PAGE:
Sun’s recently released VirtualBox 2 is one of the best virtualization applications for desktop users. It’s available in two wallet-friendly flavors, with a few extra features in the closed-source variant. The software sports a nice graphical user interface, but few users realize that it can also be completely controlled via a powerful command-line interface.

The CLI works well for users who want to control a VirtualBox running on a headless server with no monitor or keyboard attached. Even desktop users, running and managing VirtualBox from the same machine, can pull a stunt or two with the CLI that they can’t do in the GUI, such as shrinking or cloning virtual disks, customizing the BIOS logo, and collecting metrics data from virtual machines.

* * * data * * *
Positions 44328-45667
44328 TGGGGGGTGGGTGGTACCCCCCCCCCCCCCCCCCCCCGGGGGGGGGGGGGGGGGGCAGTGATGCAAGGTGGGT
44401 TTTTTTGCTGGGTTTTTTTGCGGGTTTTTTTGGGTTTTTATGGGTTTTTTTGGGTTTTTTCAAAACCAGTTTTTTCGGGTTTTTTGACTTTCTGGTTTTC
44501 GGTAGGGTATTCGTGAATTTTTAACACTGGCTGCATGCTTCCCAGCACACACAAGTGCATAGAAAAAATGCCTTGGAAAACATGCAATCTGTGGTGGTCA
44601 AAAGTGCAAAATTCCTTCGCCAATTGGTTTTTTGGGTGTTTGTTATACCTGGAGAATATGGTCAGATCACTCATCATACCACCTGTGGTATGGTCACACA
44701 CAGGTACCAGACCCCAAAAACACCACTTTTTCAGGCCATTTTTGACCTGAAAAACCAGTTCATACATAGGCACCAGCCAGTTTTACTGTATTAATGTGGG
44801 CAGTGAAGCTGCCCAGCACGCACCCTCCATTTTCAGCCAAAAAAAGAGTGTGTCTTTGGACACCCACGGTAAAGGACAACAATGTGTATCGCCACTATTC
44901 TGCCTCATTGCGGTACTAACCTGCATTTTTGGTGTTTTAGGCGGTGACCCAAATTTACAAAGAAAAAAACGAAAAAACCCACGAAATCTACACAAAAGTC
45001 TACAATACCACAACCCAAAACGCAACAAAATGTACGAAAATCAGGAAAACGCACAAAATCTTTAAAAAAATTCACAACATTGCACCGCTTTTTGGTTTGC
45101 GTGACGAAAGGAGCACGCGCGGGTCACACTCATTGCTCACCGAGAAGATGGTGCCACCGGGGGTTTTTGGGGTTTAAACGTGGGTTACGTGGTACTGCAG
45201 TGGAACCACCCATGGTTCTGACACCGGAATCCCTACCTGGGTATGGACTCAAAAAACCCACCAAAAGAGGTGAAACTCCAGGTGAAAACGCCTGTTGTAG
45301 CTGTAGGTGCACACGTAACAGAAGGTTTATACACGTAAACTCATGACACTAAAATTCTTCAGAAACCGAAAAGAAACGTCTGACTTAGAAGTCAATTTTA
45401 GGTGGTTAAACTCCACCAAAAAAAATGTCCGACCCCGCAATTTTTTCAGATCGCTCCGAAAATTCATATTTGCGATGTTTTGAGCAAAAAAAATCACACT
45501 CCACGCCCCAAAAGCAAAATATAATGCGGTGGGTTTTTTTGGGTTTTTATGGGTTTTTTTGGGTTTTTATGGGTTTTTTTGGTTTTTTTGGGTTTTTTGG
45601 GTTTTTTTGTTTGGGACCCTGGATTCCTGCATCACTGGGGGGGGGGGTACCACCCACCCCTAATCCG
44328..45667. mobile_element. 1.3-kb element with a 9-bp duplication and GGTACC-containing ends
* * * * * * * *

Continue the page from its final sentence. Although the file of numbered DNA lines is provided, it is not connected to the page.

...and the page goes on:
While you can create a VM from the CLI, unless you are running VirtualBox on a headless server it’s easier to use the GUI. The most common VM creation options are available in the GUI, which saves a lot of time compared to creating a VM from the CLI. But once you have created a VM, you can use the CLI to tweak it as you please.